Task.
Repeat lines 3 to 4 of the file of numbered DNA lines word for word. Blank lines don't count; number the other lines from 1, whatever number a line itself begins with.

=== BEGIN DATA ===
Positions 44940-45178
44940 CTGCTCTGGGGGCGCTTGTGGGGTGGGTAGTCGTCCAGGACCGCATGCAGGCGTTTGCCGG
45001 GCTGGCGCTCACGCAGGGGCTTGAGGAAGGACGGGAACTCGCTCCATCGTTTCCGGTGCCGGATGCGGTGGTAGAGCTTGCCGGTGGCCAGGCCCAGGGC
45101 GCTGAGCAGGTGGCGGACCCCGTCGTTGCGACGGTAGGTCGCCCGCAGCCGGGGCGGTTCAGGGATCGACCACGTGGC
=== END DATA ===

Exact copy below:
45001 GCTGGCGCTCACGCAGGGGCTTGAGGAAGGACGGGAACTCGCTCCATCGTTTCCGGTGCCGGATGCGGTGGTAGAGCTTGCCGGTGGCCAGGCCCAGGGC
45101 GCTGAGCAGGTGGCGGACCCCGTCGTTGCGACGGTAGGTCGCCCGCAGCCGGGGCGGTTCAGGGATCGACCACGTGGC